If you know the Common Core Standards you know that “The need to conduct research and to produce and consume media is embedded into every aspect of today’s curriculum. In like fashion, research and media skills and understandings are embedded throughout the Standards rather than treated in a separate section.” Common Core Learning Standards for ELA & Literacy, Key Design Considerations
Innovative educators know that when used in the right way, social networks and other online technologies are great tools to conduct such research and gain knowledge. Not only do they leverage resources students already know and love, but they can also encourage learning in a way that is less restrictive and more open and natural. For example, collaboration in an online group creates relationships “in which people from often widely divergent cultures and who represent diverse experiences and perspectives learn and work together” as called for in the Common Core Standards.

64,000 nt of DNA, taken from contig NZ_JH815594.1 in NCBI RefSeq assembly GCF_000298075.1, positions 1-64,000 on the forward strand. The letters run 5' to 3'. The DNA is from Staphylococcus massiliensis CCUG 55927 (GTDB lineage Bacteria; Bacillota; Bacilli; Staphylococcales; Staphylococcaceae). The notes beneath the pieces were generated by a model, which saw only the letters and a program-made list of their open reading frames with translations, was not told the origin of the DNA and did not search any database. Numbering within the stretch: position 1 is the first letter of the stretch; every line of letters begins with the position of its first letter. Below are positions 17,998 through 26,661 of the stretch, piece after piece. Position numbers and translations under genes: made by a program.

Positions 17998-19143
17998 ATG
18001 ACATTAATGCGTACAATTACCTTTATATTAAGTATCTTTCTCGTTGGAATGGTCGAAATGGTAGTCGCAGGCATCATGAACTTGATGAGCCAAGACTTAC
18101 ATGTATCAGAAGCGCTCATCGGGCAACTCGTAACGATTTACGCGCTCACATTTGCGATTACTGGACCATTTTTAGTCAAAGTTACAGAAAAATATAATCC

Think of how access to personal learning networks created via places like Twitter, Facebook, and Google Hangout can expose students and teachers to “other perspectives and cultures through reading and listening, and they are able to communicate effectively with people of varied backgrounds.” Think about how these groups require members to “evaluate other points of view critically and constructively,” as is also called for in the Standards.
Unlike when we were in school, our students have access to the internet which has democratized the ability to access, evaluate, organize, and make meaning of what is found. With all this information however, comes a new issue: